The uniforms of the modern army tended to reflect the uniform of those countries who were the principal advisors to the Ottoman army at the time. The Ottoman government considered adopting western style headdress for all personnel within the army, but the fez was favoured because of its user friendliness during the postures of the Islamic ritual prayer.
French style uniform and court dress were common during the early stage of the Tanzimat modernization period. After the French defeat in the Franco-Prussian War, which forced the Ottoman government to search for other role models, German and British style uniforms became popular. During World War I, the officer uniforms were mainly based on the German model. The Crimean War was the first war effort in which the modern army took part, profiling itself as a decent force.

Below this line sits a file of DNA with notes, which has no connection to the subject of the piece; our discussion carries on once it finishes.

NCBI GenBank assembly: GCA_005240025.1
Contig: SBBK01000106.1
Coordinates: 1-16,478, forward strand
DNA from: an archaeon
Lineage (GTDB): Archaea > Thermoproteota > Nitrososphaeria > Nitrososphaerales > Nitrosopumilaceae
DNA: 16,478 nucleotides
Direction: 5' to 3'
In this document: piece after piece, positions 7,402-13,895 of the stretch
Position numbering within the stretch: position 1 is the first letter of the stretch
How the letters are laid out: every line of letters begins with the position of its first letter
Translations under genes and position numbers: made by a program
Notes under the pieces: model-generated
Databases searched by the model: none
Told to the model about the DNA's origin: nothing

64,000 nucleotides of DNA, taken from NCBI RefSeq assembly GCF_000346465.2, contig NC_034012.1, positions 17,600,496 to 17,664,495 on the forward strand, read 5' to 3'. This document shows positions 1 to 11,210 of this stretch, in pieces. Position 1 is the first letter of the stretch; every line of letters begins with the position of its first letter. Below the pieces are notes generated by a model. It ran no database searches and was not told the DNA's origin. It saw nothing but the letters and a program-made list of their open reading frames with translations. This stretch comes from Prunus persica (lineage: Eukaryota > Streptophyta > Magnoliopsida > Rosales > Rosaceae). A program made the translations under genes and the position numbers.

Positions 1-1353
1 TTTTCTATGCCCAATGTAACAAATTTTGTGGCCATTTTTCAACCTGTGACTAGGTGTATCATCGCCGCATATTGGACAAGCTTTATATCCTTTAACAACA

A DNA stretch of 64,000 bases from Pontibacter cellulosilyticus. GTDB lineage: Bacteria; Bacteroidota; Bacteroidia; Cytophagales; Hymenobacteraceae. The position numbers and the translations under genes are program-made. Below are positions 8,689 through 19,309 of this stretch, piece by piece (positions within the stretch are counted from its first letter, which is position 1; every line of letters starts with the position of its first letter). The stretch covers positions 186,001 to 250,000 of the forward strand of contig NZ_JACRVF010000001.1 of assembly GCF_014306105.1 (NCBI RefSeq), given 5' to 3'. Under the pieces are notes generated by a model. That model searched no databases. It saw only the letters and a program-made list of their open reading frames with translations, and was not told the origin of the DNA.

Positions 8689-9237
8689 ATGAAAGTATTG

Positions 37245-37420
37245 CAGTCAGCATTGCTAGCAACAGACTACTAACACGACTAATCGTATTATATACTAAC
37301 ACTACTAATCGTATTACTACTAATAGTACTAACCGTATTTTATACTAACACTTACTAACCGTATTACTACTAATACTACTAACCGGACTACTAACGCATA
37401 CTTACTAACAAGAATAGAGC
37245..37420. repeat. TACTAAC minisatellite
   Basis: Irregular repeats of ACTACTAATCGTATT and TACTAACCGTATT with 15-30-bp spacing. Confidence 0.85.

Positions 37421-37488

The shift from the Classical Army (1451–1606) took more than a century beginning from failed attempts of Selim III and Alemdar Mustafa Pasha (1789) to a period of Ottoman military reforms (1826–1858) and finally Abdul Hamid II period. Abdul Hamid II, as early as 1880 sought, and two years later secured, German assistance, which culminated in the appointment of Lt. Col. Kohlcr. However. Although the consensus that Abdul Hamid II favored the modernization of the Ottoman army and the professionalization of the officer was fairly general, it seems that he neglected the military during the last fifteen years of his reign, and he also cut down the military budget. The formation of the Ottoman Modern Army was a slow process with ups and downs.
Resembling the French line infantry uniform
French-inspired palace guard dress